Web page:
It seems that from December through much of the winter, clementines are in abundance. I can’t go into my local grocery store without seeing a big display of this tasty, easily peeled fruit. Not only are clementines perfect in lunch boxes or as a midnight snack, they are also the perfect fruit to put in a citrus loaf.
I have made my Mom’s recipe for Lemon Bread for a hundred years. Not only is it simple to make and delicious, it turns out perfectly every time.
My Mom died in January of 2005. That year, as a Christmas gift for my siblings, children, nieces, and nephews, I compiled all of her handwritten recipes and had them copied and bound into a recipe book for each of them.
The house on the cover is my childhood home. It was built by my grandfather in the 1910s. The year my mom died, my daughter had a painting of my home commissioned and she gave it to me for my birthday. This cover photograph is a copy of a portion of that painting.
Every time I open up this book and see one of my Mom’s handwritten recipes, I remember her. In the early days, this would make me cry, but now it makes me smile.
With the abundance of clementines everywhere I looked, it made me think, why not substitute clementines for the lemon in my Mom’s bread? So a couple of days ago I decided to do just that and see how the loaf/bread turned out.
Side note – What do you call it? Lemon Bread, Lemon Loaf, Banana Bread, Banana Loaf? I have always called these treats a “bread”, (maybe it’s a Maritime expression?), but I have noticed that many people refer to it as a”loaf”.
Anyway, loaf or bread the result was delicious! A wee bit sweeter than a Lemon Bread/Loaf and perfect with a cup of tea or coffee.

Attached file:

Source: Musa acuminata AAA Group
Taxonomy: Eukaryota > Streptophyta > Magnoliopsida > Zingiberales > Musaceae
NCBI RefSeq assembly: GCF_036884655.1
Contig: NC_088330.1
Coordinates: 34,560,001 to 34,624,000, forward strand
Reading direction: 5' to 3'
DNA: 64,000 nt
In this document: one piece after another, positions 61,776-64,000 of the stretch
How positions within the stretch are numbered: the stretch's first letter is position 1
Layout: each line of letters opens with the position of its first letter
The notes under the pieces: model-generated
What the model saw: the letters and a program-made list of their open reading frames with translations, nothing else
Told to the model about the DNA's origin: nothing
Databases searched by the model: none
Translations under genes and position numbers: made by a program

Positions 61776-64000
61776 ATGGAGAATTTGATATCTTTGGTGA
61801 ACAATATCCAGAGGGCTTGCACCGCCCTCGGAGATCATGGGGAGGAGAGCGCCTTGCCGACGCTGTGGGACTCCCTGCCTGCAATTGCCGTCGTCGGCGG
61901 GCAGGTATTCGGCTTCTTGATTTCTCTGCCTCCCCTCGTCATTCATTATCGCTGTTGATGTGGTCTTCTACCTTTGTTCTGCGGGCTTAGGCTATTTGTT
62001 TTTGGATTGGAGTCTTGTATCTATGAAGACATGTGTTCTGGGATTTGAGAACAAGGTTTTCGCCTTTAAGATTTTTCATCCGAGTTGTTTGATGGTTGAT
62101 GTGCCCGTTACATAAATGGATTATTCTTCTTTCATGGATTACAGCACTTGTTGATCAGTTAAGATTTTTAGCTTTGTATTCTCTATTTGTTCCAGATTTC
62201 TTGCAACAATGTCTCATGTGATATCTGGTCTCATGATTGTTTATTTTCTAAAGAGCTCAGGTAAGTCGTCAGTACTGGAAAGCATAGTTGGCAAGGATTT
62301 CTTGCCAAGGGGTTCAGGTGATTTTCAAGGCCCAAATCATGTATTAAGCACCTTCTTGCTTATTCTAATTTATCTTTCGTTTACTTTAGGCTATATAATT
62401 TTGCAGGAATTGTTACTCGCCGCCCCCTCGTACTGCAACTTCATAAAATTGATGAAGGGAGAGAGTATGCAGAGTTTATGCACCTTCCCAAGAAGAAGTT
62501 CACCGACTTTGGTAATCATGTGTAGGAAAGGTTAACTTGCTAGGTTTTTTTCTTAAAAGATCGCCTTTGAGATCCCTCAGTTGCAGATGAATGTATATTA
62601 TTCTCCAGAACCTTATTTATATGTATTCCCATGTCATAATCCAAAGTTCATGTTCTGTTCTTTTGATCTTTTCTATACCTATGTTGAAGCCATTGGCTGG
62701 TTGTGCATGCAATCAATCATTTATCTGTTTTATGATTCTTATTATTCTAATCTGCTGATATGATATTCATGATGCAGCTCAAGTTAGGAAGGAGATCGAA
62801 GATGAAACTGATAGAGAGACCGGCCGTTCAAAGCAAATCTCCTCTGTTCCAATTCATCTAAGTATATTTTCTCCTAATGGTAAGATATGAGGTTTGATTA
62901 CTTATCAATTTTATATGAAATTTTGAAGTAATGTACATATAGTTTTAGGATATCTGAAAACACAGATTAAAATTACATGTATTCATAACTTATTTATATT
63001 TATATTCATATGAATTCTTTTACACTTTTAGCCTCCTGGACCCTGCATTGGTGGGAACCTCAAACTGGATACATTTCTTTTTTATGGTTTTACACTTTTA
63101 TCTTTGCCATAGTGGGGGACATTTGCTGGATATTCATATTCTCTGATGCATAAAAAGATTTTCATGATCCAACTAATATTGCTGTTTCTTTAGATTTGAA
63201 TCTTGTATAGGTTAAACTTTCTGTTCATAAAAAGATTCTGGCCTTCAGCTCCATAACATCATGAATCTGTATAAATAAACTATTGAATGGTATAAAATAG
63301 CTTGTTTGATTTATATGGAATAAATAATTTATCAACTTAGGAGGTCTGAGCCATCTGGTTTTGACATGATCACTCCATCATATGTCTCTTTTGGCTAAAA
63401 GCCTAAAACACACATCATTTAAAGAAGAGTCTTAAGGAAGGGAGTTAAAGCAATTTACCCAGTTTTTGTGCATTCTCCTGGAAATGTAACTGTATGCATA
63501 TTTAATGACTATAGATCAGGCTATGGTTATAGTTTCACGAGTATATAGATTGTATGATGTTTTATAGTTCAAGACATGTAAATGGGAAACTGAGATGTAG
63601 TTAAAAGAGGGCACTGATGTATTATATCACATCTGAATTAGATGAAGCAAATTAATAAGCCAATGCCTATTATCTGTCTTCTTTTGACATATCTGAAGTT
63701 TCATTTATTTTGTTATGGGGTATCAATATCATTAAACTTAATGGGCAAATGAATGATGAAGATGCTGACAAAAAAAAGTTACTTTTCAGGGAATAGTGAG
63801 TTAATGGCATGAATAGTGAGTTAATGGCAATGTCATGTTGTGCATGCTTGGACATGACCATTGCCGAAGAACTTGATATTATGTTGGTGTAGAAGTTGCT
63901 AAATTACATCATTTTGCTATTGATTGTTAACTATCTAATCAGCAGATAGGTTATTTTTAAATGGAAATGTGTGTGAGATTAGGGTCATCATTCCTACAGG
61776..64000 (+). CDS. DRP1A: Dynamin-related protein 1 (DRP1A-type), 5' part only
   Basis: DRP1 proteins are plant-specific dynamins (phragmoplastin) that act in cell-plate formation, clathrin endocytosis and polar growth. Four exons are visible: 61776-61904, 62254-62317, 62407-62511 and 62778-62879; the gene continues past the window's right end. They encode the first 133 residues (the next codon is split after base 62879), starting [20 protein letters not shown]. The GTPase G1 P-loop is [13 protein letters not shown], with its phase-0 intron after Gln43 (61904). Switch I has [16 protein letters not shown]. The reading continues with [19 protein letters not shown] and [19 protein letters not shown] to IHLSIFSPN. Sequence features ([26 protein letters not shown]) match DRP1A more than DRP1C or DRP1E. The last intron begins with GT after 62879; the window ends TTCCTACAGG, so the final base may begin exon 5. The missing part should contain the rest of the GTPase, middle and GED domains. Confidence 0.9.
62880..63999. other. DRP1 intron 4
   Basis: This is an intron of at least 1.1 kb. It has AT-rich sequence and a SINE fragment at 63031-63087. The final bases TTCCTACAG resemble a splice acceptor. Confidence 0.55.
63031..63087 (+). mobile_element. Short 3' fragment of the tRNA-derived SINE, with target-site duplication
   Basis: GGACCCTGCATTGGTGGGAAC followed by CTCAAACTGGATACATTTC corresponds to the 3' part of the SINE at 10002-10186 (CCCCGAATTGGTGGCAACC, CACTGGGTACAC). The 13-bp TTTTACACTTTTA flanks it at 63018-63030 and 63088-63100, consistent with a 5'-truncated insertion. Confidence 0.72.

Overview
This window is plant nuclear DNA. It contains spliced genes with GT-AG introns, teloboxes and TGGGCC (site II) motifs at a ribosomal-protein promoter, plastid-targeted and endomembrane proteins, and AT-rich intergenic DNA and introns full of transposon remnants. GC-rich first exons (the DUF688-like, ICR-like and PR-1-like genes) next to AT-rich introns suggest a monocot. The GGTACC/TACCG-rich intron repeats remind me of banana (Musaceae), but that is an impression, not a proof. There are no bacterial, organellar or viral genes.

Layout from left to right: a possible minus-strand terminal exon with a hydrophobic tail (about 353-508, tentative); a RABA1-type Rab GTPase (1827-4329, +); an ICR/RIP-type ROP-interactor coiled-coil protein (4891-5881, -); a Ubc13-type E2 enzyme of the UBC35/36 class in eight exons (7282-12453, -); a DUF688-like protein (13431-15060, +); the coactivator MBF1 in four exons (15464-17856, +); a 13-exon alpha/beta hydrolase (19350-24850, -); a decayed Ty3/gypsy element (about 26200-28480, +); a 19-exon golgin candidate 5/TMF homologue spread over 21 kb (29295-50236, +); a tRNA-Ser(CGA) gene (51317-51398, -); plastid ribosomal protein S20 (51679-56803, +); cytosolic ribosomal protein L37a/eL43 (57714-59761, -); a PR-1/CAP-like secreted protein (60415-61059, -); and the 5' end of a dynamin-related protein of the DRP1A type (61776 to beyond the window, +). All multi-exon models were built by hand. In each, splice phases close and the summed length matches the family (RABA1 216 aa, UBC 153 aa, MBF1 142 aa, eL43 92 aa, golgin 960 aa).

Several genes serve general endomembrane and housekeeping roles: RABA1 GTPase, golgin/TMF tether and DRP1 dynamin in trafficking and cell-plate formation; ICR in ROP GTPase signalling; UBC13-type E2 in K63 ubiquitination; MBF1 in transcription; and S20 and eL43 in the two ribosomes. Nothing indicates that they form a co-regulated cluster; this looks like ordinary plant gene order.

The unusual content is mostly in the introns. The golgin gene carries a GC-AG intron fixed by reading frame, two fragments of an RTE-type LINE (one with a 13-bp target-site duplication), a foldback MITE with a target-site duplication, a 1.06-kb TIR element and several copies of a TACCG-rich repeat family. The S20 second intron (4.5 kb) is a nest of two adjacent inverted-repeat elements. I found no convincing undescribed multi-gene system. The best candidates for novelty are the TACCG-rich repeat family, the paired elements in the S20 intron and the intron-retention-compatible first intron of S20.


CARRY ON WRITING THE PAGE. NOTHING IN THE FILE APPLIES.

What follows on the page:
Confession, please don’t judge us. Music man and I polished off three-quarters of this loaf in the first 24 hours.
Anyway, enough of the true confession, here is my Glazed Clementine Loaf recipe. It is an adaptation on my Mom’s classic recipe for Lemon Bread.
As you know, I like to gather all of my ingredients before starting to bake. I have been caught too many times. This habit saves me running to the store in the middle of baking for a missing ingredient.
Make sure your butter and sugar is creamy and fluffy before adding your eggs.
Mixing the zest into the flour mixture, helps to distribute it evenly throughout the bread.
Once you add the flour, don’t overmix. It will make the bread tough and heavy.
If you look closely, you can see the little specks of clementine zest sprinkled throughout the bread.
For the glaze, stir the sugar and the hot juice together. Don’t worry if there is some clementine pulp in with the juice, it will add to the taste!
While it is still in the pan, spoon the glaze over the hot loaf. Let cool for 10 or 15 minutes before removing loaf from the pan.
- 1 cup white sugar
- ½ cup butter, softened
- 2 eggs
- 1½ cups flour
- 2 tsp. baking powder
- ¼ tsp salt
- zest of 3 clementines
- ½ cup milk
- ⅓ cup white sugar
- Juice of 3 clementines
- Preheat oven to 350F. Spray a 8 x 4-inch loaf pan with cooking spray, or grease and flour the pan; set aside.
- In a large bowl, cream butter and sugar until light and fluffy.
- Beat in the eggs.
- In a separate bowl combine the flour, baking powder, salt, and zest. Stir with a fork or whisk to combine.
- Gradually stir flour mixture into creamed mixture alternately with milk, beating gently after each addition until just combined. Don't overbeat.
- Pour into loaf pan. Bake for 45 - 55 minutes or until a toothpick inserted near the center comes out clean.
- In a small pot or microwaveable bowl heat clementine juice, pour in sugar and stir to dissolve sugar.
- Spoon mixture over baked bread while bread is still in the pan and hot from the oven.
- Let cool 10 minutes before removing bread from the pan.
- Slice and enjoy!
As always, if you have any questions at all, please don’t hesitate to ask. I will do my very best to answer.
Okay, I need to know. Bread or Loaf…what do you call it?